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Need Help Settling A Gluten Disagreement


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#1 sariesue

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Posted 23 December 2011 - 11:30 AM

I'm going to preface my dilemma by saying that this is my first Christmas both Gluten free and married. So I'm finding it a little stressful and confusing. Oh, and all parties involved are aware that I am gluten free except my husband's grandmother who has significant alzhemiers and is rather estranged from the family.

My husband's family all gets together Christmas Eve for dinner at his Aunt's house. She asked me to bring rolls. Since I feel that holiday things should be home made and not store bought, my plan is to make two different batches of gluten free rolls and bring them. That way there are more than enough rolls, and there will hopefully be one people like. My husband doesn't have a problem with that. The problem is do I tell them that the rolls are all gluten free before dinner? My husband thinks that I should tell them that the rolls are gluten free before the meal. I think that it's not needed. Rolls are rolls and I don't want them to not try them because they are gluten free. I refuse to bring things I can't eat so bringing gluten rolls isn't an option.

I'm just looking for other opinions on the situation.

My first batch of rolls look fluffy light gluten dinner rolls. If that changes anyone's response.
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#2 missy'smom

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Posted 23 December 2011 - 11:42 AM

I wouldn't tell them.

I once sent a pan of homemade coco krispy treats to my son's class. He made the innocent mistake of declaring that they were gluten-free. Not one kid ate one, not even the teacher! He was so sad and I was so mad! It's ridiculous because they were just marshmallows, butter and a gluten-free brand of cereal that many people who are not gluten-free buy. I was so greatful that the kids on the bus and in the neighborhood on they way home were happy to dig in so some were gone by the time he reached home.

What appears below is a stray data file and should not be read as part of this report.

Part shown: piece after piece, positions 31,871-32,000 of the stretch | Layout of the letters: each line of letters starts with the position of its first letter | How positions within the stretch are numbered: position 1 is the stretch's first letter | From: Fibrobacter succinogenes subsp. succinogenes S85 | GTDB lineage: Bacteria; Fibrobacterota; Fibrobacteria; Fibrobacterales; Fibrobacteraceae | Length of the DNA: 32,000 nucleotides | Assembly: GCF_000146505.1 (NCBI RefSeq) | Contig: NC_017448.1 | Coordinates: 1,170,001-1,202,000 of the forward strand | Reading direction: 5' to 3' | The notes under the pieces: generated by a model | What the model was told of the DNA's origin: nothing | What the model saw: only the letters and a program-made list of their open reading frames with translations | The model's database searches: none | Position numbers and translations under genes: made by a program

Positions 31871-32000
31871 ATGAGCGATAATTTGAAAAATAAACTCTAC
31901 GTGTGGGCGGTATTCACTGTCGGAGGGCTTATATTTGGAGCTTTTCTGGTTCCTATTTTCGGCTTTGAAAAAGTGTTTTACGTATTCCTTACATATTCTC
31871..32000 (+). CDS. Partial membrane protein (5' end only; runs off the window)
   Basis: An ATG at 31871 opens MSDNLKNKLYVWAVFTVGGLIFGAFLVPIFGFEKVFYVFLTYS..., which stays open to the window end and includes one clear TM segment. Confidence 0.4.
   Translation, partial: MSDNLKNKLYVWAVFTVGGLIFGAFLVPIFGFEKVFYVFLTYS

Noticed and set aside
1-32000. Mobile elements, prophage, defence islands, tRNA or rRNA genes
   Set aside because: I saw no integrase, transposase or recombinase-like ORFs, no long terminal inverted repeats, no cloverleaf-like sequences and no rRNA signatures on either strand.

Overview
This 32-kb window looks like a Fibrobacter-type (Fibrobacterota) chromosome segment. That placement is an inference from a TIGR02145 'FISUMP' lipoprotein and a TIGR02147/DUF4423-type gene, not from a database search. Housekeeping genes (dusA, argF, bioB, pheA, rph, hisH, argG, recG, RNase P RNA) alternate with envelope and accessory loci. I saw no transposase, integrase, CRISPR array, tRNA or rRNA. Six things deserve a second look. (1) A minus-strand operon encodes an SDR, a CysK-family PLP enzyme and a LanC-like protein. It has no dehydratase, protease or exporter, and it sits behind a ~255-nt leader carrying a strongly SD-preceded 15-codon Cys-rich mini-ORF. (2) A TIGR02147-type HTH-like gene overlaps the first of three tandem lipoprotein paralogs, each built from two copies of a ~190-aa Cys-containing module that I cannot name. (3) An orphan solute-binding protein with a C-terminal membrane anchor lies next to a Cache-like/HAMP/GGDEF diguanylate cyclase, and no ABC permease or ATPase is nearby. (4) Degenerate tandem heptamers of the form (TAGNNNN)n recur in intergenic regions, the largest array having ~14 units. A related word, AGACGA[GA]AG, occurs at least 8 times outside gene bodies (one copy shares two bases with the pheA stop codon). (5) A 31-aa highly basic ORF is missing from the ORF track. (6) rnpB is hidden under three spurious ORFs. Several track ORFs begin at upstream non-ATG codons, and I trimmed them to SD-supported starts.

I'm sure we all here can share stories of how friends and family liked our rolls not just because they were supporting us but because the actually liked the rolls.

Wrap those rolls up in some foil and warm them in the oven before serving. You may consider not even mentioning it after they eat them unless it comes up.
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#3 Takala

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Posted 23 December 2011 - 11:50 AM

Rolls are.... not rolls.

I can't eat some of the common ingredients in gluten free baking, and neither can other people. What I can eat are common allergens for others. If the tables were turned, and this was fed to somebody with an allergy or intolerance, and you tried passing these gluten-free rolls off to somebody expecting a wheat bun, without dairy, eggs or nuts, for example, you contradict our common call for accuracy in food labeling as to avoid sickness and injury.

You should definitely bring both kinds if you are the sole "roll" provider, and make sure they are labeled, I suggest you bring bakery rolls for the regular ones, and send your new spouse to fetch and handle them.
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#4 rosetapper23

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Posted 23 December 2011 - 11:58 AM

Since you don't mention any food sensitivities that your new in-laws might have, I wouldn't worry about telling them that your rolls are gluten free. However, just in case, I would do as the poster above suggested and have your hubbie bring some "regular" rolls if people notice that yours are "different." If even one person inquires as to why the consistency is different, you'll need to spill the beans...and then people might ignore the rolls for the rest of the evening. If asked, you might even say, "Oh, some are gluten free and others aren't," and then people won't be able to choose only the gluteny ones.
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#5 sariesue

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Posted 23 December 2011 - 12:26 PM

Rolls are.... not rolls.

I can't eat some of the common ingredients in gluten free baking, and neither can other people. What I can eat are common allergens for others. If the tables were turned, and this was fed to somebody with an allergy or intolerance, and you tried passing these gluten-free rolls off to somebody expecting a wheat bun, without dairy, eggs or nuts, for example, you contradict our common call for accuracy in food labeling as to avoid sickness and injury.

You should definitely bring both kinds if you are the sole "roll" provider, and make sure they are labeled, I suggest you bring bakery rolls for the regular ones, and send your new spouse to fetch and handle them.